Dan Hicks And Hannah Storm Split National Responsibilities
Dan Hicks worked as a reporter for CNN in the ’80s before moving to NBC Sports in 1992 and starting his career as the network’s play-by-play commentator for golf. He has also filled in on NFL telecasts for the network.
Hicks’ wife, Hannah Storm, also started on CNN, hosting CNN Sports Tonight from 1989 until 1992. She left CNN for NBC Sports, and in 2008 joined ESPN where she anchored Sportscenter. In 2018, she was hired by Amazon Prime to call Thursday Night Football games with Andrea Kremer.
Will McDonough Opened The Door For Sean
Will McDonough was one of the true pioneers of the sportscasting industry. He moved from newspaper writing to broadcasting in the ’70s working for CBS. He later moved to NBC where he worked on NFL Live from 1991 until 1993.
Will’s son, Sean, got his big break in the ’80s on Boston radio calling Red Sox games. In the ’90s he moved to television, getting hired by CBS. As the next decade started, Sean moved to ESPN, serving as a college football analyst. He had a brief stint on Monday Night Football in 2016 but moved back to college a few years later.
Harry Kalas Passed His Vocal Talents On To His Son
Harry Kalas first shared his voice with the world in the ’60s as part of the Astros radio broadcast booth. When he moved to Philadelphia, he did not get a great reception but eventually proved to fans that he was perfect for the job.
Todd Kalas, Harry’s son, has seen his career circle back to where his father’s began! In 2017, Todd was hired by AT&T SportsNet Southwest to be the television play-by-play announcer for the Houston Astros.
Don And Daron Sutton Stayed On Separate Coasts
After a long career as a pitcher mostly with the Los Angeles Dodgers, Don Sutton played with a bi-coastal broadcasting life. Initially, he split time between Dodgers and Braves but eventually moved to the Atlanta side full time.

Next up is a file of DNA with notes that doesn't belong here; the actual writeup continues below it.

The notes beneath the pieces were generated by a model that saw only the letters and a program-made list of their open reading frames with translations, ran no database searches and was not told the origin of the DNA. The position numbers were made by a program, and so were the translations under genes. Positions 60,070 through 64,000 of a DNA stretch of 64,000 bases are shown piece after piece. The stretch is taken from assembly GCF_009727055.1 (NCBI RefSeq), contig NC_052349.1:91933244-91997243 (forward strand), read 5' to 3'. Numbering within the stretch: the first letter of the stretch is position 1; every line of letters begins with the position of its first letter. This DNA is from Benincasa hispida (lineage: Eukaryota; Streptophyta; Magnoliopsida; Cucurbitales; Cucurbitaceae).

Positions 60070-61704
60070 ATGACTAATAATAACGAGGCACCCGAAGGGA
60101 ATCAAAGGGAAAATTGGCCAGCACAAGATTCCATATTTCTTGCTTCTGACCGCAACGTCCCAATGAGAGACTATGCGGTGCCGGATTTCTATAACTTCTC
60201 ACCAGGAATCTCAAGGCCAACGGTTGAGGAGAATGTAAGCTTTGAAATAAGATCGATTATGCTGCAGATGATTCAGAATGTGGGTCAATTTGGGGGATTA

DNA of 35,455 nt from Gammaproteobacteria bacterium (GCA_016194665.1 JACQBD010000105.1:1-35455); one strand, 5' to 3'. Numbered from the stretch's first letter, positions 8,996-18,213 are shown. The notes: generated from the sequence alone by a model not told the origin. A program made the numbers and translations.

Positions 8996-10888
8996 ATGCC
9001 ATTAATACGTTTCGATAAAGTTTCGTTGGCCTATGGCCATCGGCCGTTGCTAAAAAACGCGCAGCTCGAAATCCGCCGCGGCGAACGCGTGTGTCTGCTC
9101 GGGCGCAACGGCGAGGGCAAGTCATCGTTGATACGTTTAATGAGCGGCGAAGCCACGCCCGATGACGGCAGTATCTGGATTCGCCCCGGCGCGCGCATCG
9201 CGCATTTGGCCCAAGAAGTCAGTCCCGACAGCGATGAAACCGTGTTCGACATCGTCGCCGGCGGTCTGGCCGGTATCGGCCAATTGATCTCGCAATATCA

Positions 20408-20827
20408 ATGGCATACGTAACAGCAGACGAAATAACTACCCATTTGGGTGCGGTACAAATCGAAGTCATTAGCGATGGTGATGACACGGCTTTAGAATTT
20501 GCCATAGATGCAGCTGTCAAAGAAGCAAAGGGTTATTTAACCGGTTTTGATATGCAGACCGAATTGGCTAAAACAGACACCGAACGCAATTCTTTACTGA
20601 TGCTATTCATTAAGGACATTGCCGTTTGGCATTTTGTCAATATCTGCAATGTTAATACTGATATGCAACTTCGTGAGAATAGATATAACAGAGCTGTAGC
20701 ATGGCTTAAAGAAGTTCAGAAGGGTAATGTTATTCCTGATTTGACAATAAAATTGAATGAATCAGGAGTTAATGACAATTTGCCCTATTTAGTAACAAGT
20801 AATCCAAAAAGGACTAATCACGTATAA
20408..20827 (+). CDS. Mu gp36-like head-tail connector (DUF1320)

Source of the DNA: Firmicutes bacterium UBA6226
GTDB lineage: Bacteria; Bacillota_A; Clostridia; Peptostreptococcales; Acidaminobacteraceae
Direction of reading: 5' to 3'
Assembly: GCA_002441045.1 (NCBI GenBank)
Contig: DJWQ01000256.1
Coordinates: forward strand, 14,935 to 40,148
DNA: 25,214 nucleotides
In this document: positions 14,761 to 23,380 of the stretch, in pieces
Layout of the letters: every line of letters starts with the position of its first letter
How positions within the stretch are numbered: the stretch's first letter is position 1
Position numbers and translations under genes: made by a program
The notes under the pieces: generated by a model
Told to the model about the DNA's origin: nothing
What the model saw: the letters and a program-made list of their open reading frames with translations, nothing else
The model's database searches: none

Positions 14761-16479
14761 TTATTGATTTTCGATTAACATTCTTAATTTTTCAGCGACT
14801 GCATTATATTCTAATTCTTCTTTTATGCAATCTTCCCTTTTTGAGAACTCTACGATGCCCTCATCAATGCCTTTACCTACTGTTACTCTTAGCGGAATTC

Daron Sutton’s broadcasting career slowly moved him west and away from his father. Daron got his big break alongside his father calling Braves’ games in 1997. Nearly a decade later he started calling Arizona Diamondbacks games, and today still works on the West Coast in various capacities.
The Shavers Have Announced Hockey For Three Generations
Jason Shaver didn’t think twice about following in the footsteps of his father and his grandfather before that. Together, Wally, Al, and Jason are hockey royalty – three generations of announcers. Having a father and grandfather in the business helped Jason when he decided it was his turn:
“…once I got into high school, it started to become natural that I was drawn to this business. The North Stars allowed me to get a press pass during weekday games and I’d sit in the Met Center press box, recording games onto a tape recorder and just practicing the craft.”
Noah Eagle Is Quickly Catching Up To His Dad
Ian Eagle is one of the busiest sportscasters in the industry. He calls college basketball, NFL, and NBA games for CBS, TNT, and TBS. And somehow with his busy schedule, he still found time to raise Noah Eagle, his son, who is quickly gaining his own traction in the industry.
At just 24-years-old, Noah Eagle is the radio voice of the Los Angeles Clippers. Noah has also shown a knack for the NFL and called his first wild card playoff game in 2020.
Marty And Thom Brennaman Worked The Booth Together
From 1974 until 2019, Marty Brennaman was the voice of the Cincinnati Reds. His name was synonymous with the team, and for good reason! During his time with the team, Brennaman made many iconic calls, including Hank Aaron’s record-tying 714th home run and Roy Halladay’s postseason no-hitter.
Thom Brennaman started his career for an NBC affiliate in Cincinnati in 1986. From there he gained national acclaim with Fox Sports as an NFL and MLB announcer. In 2010, he came back to Cincinnati, where he spent a decade calling games. During his time with the Reds, he was lucky enough to spend time on-air with his iconic father.